'Conventional clothing' is everyday clothing worn by people regardless of their occupation – for example, jeans and t-shirts worn by factory workers

    You can claim a deduction for costs you incur to buy, hire, repair or replace clothing, uniforms and footwear you wear at work if it's in one of the following categories:

    • protective clothing
    • occupation specific clothing
    • a compulsory uniform, that your employer strictly and consistently enforces you wear by workplace agreement or policy and distinctly identifies either
      • you as an employee working for a particular employer
      • the products or services your employer provides
    • a non-compulsory uniform, that your employer listed on the Register of Approved Occupational Clothing with AusIndustry.

    Protective clothing is clothing you wear to protect yourself from specific risks of injury or illness at work. The clothing must have protective features or functions (for example, steel-capped boots, fire-resistant clothing, or boiler suits that protect conventional clothing). Conventional clothes you wear at work are not regarded as protective clothing if they lack protective qualities designed for the risks of your work. This includes jeans, drill shirts, shorts, trousers, socks, closed shoes.

    Occupation specific clothing is clothing that distinctly identifies you as a person associated with a particular profession, trade or occupation (for example a judge's robes or a chef's chequered pants). Items traditionally worn in a profession are not occupation-specific where the clothing is worn by multiple professions.

    Example: compulsory uniform with logo

    Mike has to buy and wear shirts with his employer company logo embroidered on it. As part of his uniform, he also has to wear black pants and black shoes.

    Mike can claim a deduction for the cost of laundering the shirts as they are:

    • distinctive items with the employer's logo
    • compulsory for him to wear at work.

    However, he can't claim the cost of buying or cleaning his black pants or shoes as they are items of a conventional nature.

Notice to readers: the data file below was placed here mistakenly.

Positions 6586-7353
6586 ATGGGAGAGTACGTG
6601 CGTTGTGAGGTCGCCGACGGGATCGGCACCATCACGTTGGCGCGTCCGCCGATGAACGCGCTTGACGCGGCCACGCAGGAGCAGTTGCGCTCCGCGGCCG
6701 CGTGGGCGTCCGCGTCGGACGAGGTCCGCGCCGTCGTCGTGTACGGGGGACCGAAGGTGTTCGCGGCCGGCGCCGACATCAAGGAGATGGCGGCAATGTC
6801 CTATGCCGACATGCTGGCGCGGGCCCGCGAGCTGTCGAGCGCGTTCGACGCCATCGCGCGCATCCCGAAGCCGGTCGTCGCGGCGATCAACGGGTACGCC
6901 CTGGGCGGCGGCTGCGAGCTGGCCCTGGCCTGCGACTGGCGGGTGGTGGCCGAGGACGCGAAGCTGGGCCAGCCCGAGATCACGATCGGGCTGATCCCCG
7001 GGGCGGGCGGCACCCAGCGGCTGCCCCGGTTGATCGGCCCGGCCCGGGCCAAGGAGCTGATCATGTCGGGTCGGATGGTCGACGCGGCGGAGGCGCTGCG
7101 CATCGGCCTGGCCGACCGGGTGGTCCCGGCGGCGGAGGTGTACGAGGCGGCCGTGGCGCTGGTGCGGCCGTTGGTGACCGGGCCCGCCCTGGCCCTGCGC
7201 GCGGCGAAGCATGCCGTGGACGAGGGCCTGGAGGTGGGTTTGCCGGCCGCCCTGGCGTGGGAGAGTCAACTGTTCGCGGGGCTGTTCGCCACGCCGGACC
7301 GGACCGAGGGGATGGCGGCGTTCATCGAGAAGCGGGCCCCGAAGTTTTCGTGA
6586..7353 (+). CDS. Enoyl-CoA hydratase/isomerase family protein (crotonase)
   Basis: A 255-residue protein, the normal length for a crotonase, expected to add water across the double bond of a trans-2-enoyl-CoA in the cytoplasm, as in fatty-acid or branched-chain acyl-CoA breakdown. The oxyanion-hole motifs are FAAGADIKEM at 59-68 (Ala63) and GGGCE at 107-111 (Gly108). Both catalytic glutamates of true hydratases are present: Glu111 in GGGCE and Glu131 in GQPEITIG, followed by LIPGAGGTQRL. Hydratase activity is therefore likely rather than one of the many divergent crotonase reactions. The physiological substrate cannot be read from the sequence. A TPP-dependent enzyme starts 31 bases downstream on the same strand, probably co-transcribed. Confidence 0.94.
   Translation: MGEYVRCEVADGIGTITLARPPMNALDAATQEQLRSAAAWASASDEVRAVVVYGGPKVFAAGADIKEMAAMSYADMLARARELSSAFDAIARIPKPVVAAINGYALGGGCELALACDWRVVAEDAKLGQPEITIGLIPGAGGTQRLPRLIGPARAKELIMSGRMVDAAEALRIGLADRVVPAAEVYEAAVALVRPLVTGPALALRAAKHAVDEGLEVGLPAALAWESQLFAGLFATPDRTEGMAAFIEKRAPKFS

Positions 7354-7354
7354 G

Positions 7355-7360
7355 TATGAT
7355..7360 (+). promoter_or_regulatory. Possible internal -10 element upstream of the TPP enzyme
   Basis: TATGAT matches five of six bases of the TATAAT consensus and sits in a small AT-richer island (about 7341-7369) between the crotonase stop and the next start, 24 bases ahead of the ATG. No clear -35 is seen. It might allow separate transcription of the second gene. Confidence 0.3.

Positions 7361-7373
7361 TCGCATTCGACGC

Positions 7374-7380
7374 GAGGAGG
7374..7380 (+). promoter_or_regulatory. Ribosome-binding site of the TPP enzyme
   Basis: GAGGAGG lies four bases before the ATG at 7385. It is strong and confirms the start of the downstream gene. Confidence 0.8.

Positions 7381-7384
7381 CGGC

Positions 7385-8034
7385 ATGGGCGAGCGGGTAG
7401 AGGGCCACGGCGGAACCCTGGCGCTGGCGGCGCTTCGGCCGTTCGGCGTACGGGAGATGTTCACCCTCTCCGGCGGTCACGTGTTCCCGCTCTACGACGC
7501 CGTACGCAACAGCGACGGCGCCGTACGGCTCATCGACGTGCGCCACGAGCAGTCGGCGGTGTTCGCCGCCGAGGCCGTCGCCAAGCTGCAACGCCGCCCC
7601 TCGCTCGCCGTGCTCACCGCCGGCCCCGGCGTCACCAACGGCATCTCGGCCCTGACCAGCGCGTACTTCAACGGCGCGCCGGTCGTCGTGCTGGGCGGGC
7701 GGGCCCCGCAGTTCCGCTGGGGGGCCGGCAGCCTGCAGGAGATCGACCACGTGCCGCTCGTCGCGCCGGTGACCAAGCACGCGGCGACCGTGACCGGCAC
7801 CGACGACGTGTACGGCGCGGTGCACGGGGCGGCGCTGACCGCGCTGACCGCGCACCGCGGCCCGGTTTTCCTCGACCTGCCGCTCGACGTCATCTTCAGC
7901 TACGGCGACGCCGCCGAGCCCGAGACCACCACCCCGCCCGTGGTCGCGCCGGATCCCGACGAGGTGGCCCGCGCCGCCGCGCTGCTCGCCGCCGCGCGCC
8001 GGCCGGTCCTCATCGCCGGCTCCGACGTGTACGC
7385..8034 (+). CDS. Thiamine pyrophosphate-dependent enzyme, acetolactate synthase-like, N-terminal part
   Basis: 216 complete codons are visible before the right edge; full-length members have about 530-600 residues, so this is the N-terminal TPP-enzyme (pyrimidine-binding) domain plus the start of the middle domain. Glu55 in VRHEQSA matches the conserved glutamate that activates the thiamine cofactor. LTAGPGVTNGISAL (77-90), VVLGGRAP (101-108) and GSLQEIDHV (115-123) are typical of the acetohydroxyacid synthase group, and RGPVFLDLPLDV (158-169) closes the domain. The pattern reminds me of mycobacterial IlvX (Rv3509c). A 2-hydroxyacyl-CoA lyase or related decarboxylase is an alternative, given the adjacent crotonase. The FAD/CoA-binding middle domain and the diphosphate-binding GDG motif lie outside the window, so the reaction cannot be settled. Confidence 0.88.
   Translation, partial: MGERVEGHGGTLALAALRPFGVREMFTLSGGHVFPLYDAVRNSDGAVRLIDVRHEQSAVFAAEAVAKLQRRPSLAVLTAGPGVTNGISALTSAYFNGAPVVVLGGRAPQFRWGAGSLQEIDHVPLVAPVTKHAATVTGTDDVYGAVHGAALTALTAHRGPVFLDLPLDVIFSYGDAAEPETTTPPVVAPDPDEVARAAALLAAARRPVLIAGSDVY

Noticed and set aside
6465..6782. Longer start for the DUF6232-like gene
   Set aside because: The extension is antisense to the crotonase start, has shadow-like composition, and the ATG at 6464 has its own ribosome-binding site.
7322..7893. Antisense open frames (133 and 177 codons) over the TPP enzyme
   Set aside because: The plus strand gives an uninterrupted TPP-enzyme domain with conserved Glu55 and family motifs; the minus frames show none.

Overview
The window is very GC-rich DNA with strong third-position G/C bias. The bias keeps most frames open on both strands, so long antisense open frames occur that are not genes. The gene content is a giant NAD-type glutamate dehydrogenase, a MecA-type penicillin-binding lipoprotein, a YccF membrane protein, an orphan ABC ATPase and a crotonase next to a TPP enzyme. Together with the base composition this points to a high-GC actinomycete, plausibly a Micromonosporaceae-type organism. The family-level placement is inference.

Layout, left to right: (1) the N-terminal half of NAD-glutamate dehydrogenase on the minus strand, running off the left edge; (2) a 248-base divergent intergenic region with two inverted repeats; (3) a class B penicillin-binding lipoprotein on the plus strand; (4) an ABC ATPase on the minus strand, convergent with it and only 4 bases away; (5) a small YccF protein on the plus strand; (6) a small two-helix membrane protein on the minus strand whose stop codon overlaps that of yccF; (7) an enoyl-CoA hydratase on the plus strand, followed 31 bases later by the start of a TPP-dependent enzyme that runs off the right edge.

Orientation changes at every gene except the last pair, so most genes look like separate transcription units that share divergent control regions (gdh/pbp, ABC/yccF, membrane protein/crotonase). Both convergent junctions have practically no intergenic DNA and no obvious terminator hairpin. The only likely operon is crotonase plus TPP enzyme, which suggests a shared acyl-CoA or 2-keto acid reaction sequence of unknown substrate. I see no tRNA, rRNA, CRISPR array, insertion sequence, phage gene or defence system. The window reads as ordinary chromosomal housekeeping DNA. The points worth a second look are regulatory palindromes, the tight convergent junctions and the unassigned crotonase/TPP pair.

End of example

     

    Example: employer registered uniform with AusIndustry

    Leda is a factory worker, and she also works in the reception area for a number of hours each day. Reception staff wear a polo shirt in the company's colours monogrammed with the company logo. It's not compulsory for a staff member to wear the polo shirt, but the employer encourages staff members to do so.

    Leda can claim a deduction for the cost of buying and maintaining the polo shirt if the uniform is entered on the AusIndustry register of approved occupational clothing.

    If Leda's employer provides the polo shirt at no cost or reimburses her for the cost she can't claim a deduction for the shirt.

    She can however claim a deduction for maintaining the shirt.

    End of example

    See also:

    Driver's licence

    You can't claim a deduction to get or renew your driver's licence, even if you must have it as a condition of employment. This is a private expense.

    You can claim a deduction for additional costs you incur to get a special licence or condition on your licence to perform your work duties. For example, the cost you incur to get a heavy vehicle permit.

    See also:

    First aid courses

    You can claim a deduction for the cost of first aid training courses if you are both:

    • a designated first aid person
    • need to complete a first aid training course to assist in emergency work situations.

    You can’t claim a deduction if your employer pays for or reimburses you for the cost of the course.

    For more factory worker expenses, see:

      Last modified: 17 Feb 2021QC 51225